Held Bondage by Mega Corporations

Something is definitely out of whack. America abounds in natural and human resources. The Stock Market is surging. Corporate profits are the highest in years. Yet, the 20%+ unemployment rate--the official 8.8% stat plus the unofficial one of people who have stopped looking for work, taken on menial part-time jobs, retired early, or have dropped out of the labor market to go back to school--remains unchanged. Moreover, the cost of living is rising faster than household income, an ominous sign of inflation. So what gives? Where is the economic recovery that politicians and bullish talk-show hosts keep talking about?

The jargon-rich explanations proffered by professional economists on the news media only confound the issue. For an intelligible clue as to what is happening in our economy a better source would be the dean of Capitalism himself, Adam Smith. In “Book 2, Chapter 4” of his iconic The Wealth of Nations (1776), Smith explains how in an open free market economy increased productivity requires a corresponding increase in labor, even when the increase is due in large measure to technological improvements. Machines could replace manual laborers, but only up to a point, because as production increases, workers would be needed to run and maintain the machines. High production and high employment, therefore, go hand in hand. But, on the side of the ledger, beyond of certain point the costs to the owners begin to rise in ever greater proportion. (The law of diminishing returns), and eventually any additional investments in materials, equipment and labor would not be worth the cost.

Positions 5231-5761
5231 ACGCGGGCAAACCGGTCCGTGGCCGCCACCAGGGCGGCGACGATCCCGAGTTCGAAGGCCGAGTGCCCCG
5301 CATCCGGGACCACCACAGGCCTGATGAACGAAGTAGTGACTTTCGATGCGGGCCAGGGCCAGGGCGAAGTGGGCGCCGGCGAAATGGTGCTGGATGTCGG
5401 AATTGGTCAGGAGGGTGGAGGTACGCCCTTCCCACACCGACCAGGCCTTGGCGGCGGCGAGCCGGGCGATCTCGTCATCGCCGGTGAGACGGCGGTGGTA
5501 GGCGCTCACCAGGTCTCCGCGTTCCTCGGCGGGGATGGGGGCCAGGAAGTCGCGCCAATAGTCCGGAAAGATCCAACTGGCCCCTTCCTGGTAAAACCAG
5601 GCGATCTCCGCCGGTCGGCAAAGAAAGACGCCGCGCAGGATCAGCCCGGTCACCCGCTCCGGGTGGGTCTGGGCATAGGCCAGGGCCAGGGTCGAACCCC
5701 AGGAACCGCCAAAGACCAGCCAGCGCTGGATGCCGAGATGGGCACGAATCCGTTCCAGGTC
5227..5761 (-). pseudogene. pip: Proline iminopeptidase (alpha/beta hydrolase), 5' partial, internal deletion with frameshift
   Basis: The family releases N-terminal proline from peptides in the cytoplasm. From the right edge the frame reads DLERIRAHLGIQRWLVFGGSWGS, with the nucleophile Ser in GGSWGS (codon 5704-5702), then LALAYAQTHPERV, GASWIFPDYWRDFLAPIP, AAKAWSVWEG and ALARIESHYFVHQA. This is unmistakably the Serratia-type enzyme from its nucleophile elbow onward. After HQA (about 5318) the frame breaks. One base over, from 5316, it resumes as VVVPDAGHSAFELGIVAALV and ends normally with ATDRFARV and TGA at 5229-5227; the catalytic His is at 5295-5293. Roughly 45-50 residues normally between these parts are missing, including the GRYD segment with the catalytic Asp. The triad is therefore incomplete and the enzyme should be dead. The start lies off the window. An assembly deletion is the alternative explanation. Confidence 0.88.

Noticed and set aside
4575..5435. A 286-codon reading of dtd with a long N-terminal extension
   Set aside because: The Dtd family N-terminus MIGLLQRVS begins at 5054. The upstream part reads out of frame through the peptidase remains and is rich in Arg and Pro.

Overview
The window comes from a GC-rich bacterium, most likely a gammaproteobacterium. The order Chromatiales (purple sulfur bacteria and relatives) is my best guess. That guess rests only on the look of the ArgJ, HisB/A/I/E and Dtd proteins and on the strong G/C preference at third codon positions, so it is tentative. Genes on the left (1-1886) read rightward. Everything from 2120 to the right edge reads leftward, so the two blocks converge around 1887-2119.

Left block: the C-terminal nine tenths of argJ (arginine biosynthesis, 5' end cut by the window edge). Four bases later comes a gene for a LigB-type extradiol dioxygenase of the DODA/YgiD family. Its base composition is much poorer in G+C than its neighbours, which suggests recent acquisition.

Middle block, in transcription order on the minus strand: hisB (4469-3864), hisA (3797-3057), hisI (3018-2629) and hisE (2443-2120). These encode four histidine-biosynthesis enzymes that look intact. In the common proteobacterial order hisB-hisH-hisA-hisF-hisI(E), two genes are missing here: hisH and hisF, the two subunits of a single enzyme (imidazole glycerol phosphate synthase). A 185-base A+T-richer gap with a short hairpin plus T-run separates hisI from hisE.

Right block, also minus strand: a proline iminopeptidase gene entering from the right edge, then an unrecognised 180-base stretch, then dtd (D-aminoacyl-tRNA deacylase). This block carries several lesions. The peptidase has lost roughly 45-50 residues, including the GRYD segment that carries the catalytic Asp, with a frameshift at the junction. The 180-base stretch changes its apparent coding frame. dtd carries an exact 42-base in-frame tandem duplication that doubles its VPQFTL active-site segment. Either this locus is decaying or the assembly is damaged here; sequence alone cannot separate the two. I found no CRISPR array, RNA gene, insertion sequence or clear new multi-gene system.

Casting Adam Smith’s lights on today’s American economy, it would appear that a major reason why productivity is so low, unemployment so high, and wages lagging behind prices, is because the mega corporations that control the economy have, against all free-market principles, engineered it that way to maximize profits.

But even so, one might ask, how could productivity and employment so far below capacity yield high profits? Wouldn’t the big players need to produce a reasonably large volume of products, hire enough workers to make them, and pay them well-enough to buy them, so they can make at least a minimal profit? In other words, where is their money, their billions, trillions coming from if not from actual productivity?

From many sources--stock sales, low-interest borrowing, tax breaks and subsidies, foreign investments, outsourcing production to cheap-labor countries, mergers and acquisitions, derivative trading, default swaps, well-insured speculations--none of which translate into benefits for the average working American or small business. The mega-corporations that control our economy and, thereby, our government have surreptitiously nslaved us.

The larger insight that we may draw from Adam Smith’s 900-page classic is that the “private sector” so revered by conservative ideologues in America is not necessarily synonymous with free-market capitalism.

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